340 Starting Problems - no fuel

73LemonTwist

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I have a friend with a 340 Challenger (yes I know this is B bodies only - but he needs help guys :) ) that he just can't get fired up unless he dumps gas down the throat of the carb multiple times. Cranking the engine just doesn't seem to get fuel to the carb. Once its running, it runs fine. it will hot restart fine. Its that cold start after sitting for a day that is a problem.

He has replaced the mechanical pump multiple times, and has swapped TQ carbs. I put his carb on my 340, and it starts and runs sweet, so its not a carb issue.

He had the gas tank cleaned and re-installed and new fuel line run up to the fuel pump by a mechanic.

He has his fuel filter on the inlet side of the mechanical pump. I know mine is on the outlet. Don't know if the makes a difference, or might be a cause of vapour locking.

Thoughts guys? Thanks for the help...
 

73LemonTwist

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I should note, that he has considered the electric pump idea, would prefer not to if he can solve this problem.
 

Don Frelier

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I would check the pickup screen on the sending unit.
And put the filter where it belongs.
Maybe a slight air leak on the suction side allowing it to syphon back into the tank
 

Red63440

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If he has a slight air leak on the suction side the fuel may be draining back to the tank which would explain why it takes so long to get it started.
 

73LemonTwist

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I would check the pickup screen on the sending unit.
And put the filter where it belongs.
Maybe a slight air leak on the suction side allowing it to syphon back into the tank
Don, are you suggesting the correct location of the filter should be on the discharge of the pump? My shop manual does not specify. Checking for air leaks is a good idea - thanks much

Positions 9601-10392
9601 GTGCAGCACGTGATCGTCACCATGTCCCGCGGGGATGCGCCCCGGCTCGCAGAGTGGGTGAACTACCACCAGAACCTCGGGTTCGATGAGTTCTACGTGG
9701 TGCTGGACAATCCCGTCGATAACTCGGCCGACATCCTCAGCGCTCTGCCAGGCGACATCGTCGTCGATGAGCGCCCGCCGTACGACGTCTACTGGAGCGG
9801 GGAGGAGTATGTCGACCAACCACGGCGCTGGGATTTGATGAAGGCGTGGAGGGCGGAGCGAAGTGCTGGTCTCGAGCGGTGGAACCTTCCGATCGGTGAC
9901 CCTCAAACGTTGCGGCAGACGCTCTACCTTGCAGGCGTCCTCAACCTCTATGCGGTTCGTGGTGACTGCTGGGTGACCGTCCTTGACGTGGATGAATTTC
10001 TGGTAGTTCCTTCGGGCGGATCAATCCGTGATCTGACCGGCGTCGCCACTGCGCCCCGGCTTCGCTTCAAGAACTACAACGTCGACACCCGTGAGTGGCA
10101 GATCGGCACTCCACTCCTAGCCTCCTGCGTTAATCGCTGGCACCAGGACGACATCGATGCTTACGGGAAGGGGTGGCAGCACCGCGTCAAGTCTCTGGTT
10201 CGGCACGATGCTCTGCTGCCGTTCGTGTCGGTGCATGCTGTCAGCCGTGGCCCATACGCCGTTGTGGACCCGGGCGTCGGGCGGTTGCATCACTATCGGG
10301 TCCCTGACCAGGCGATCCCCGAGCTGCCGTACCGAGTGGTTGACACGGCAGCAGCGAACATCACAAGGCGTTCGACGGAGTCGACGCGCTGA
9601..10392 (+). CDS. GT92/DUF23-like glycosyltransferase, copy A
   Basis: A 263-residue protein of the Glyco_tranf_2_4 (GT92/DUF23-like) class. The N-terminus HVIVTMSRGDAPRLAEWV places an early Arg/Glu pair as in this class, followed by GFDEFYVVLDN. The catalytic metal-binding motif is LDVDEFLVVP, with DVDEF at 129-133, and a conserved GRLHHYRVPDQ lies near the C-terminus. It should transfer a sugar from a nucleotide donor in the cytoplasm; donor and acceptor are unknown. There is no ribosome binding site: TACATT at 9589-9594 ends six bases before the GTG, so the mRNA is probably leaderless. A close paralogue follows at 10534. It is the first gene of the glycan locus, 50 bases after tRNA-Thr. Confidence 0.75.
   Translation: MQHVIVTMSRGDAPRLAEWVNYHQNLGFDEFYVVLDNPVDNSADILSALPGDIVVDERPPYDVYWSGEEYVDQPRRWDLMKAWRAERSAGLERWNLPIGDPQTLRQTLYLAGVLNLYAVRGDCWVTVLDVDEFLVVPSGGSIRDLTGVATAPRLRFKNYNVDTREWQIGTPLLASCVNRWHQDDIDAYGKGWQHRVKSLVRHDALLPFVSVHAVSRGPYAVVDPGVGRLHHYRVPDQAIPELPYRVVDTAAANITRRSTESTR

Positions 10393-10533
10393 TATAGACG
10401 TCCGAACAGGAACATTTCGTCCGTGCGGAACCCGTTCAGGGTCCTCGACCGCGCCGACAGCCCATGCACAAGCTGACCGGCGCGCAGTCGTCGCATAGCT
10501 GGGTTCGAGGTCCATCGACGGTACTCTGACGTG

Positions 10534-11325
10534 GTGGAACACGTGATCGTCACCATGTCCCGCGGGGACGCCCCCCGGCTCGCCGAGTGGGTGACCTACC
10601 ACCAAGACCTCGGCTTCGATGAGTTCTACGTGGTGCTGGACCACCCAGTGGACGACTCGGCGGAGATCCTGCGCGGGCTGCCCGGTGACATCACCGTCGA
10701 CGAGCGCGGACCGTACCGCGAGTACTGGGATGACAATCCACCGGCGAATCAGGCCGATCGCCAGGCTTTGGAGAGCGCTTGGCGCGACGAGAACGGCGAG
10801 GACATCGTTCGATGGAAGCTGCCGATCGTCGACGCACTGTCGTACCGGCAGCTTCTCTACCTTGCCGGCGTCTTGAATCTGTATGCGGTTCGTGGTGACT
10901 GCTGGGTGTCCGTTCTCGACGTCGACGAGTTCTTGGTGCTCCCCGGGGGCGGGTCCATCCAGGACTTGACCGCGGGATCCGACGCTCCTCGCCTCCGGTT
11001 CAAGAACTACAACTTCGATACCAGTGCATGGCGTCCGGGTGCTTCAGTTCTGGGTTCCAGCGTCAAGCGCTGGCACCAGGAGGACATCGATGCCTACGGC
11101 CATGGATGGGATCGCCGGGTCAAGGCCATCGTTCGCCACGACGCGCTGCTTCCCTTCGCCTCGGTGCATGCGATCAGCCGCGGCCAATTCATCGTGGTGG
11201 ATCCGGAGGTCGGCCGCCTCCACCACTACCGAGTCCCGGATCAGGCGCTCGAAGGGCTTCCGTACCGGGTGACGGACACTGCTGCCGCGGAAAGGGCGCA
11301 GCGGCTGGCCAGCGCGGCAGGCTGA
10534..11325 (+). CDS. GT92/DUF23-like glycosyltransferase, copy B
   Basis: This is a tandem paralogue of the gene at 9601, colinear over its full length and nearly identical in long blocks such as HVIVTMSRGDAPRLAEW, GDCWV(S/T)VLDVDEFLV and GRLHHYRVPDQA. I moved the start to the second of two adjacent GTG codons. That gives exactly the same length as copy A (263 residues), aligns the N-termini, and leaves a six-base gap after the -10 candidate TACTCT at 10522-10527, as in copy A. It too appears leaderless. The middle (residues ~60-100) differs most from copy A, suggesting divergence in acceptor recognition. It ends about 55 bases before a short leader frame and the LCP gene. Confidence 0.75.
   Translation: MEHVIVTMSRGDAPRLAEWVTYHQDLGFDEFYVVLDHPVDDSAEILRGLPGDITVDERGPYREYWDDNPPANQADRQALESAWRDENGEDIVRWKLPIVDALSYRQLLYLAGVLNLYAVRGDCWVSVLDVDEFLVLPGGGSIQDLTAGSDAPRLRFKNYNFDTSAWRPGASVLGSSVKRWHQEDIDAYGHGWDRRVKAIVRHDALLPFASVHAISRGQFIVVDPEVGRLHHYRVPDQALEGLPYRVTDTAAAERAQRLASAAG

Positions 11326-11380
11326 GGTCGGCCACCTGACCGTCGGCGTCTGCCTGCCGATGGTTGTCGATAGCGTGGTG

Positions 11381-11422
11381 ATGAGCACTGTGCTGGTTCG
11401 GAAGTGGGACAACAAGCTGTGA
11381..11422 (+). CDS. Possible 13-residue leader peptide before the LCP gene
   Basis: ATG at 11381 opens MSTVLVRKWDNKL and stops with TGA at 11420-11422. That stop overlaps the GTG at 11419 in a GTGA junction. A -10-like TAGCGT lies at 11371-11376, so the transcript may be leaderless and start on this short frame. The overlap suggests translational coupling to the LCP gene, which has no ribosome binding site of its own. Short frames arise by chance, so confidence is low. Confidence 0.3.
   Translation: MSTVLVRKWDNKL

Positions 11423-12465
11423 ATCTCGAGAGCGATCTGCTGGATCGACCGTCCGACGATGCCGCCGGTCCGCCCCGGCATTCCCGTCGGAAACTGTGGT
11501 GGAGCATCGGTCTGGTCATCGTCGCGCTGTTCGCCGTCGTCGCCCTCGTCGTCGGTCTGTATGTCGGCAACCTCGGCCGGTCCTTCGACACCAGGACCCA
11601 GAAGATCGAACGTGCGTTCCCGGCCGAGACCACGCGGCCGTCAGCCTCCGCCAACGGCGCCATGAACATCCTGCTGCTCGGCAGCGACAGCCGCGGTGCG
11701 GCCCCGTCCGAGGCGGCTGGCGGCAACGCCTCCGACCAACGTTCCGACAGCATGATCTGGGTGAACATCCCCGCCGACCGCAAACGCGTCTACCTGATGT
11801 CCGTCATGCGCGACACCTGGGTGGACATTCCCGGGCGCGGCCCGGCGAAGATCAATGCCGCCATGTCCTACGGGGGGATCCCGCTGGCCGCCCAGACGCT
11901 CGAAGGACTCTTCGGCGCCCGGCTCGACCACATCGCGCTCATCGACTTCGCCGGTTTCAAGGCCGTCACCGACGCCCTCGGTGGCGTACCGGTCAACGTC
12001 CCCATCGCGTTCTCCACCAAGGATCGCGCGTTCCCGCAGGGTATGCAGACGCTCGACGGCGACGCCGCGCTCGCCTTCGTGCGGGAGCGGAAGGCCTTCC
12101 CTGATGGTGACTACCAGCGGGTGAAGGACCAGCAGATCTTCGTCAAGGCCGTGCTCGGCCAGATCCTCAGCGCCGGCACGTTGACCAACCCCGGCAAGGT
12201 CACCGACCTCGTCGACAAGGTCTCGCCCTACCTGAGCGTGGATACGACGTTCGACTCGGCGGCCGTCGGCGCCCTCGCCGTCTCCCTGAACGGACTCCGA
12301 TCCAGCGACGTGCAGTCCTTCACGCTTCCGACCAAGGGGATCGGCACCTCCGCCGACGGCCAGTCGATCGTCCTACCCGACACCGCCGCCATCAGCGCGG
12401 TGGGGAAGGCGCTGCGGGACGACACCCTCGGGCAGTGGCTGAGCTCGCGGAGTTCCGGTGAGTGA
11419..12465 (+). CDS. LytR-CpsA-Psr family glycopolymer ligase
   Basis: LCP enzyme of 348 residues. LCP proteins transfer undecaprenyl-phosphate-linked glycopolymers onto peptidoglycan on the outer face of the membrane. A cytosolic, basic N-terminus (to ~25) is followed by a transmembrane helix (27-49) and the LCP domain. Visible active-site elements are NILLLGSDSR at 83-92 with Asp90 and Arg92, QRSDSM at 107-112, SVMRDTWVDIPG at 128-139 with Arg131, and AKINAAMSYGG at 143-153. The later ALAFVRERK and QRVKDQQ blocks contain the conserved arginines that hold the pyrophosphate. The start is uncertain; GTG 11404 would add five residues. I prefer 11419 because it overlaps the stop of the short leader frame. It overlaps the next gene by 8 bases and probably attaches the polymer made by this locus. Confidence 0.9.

Don Frelier

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Yes the filter should be on the pressure side of the pump.
 

joeb73

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Just went threw the same thing on my GTX the car has 3/8 fuel line but the pumps that are offered at the local parts stores and was on the car was all 5\16 inlet. The rubber suction line felt tight and would not twist but leaked enough to cause a suction leak and it would loose it's prime within 20 min of turning it off.
 

RJRENTON

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I would check the pickup screen on the sending unit.
And put the filter where it belongs.
Maybe a slight air leak on the suction side allowing it to syphon back into the tank

YES.....the filter should be on the pump outlet or pressure side of the pump. IF the filter is placed on the suction side, or inlet side of the pump, the suction pressure is INCREASED making it harder for the pump to pull the fuel from the tank innitially, which results in fuel starvation, or difficulty to start pumping. Once the pump "gets its prime" it will usually function normally. Just my opinion of course.
BOB RENTON
 

73LemonTwist

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Thanks for the help guys... will get the filter moved over to the discharge side of the pump as a starter.

Then to isolate the air leak possibility, I am thinking about running a hose from the suction side of the pump to a jerry can of gas and give her a crank. If the carb will prime from the jerry can, then we know for sure its an issue with the new feed line or in the gas tank, not an issue with the pump to the carb.

Will check the feed line size vs the pump inlet. If its mismatched, then that would be a prime source of air leak. Good idea.
 

73LemonTwist

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Some success... took the fuel line from the tank off of the pump. Discovered free flow of gas from the tank. Put a vacuum pump on the pump suction and noted that the valves in the pump leak somewhat, they are not fuel tight. Cranked the car and measured 11" vacuum on the pump suction so the pump has lots of grunt to get the fuel from the tank to the carb.

Pulled the carb off of the Challenger and put it on my car as I had my TQ off for an epoxy job. Carb performed horribly. Put his spare rebuilt TQ on my car and it started and ran like a champ. Put this carb on his car, and filled the fuel bowls manually with a hose and funnel connected to the pump suction. Fired up the car, and she ran not too badly.

Reconnected the tank supply and the car ran pretty good. However, while adjusting the fast idle speed we noticed that the choke thermostat linkage was wrong, and binding on the carb linkage preventing proper choke operation and the choke was never getting off of fast idle. The owner rebent the linkage on the choke thermostat to match my stat for shape and length. Yesterday's start on second crank.

So, looks like a combination of the pooched carb and inoperable choke system combined to create the issues. Should get some cold starts in over the next few weeks and see if in fact the problem is solved. if not, its electric pump time.
 
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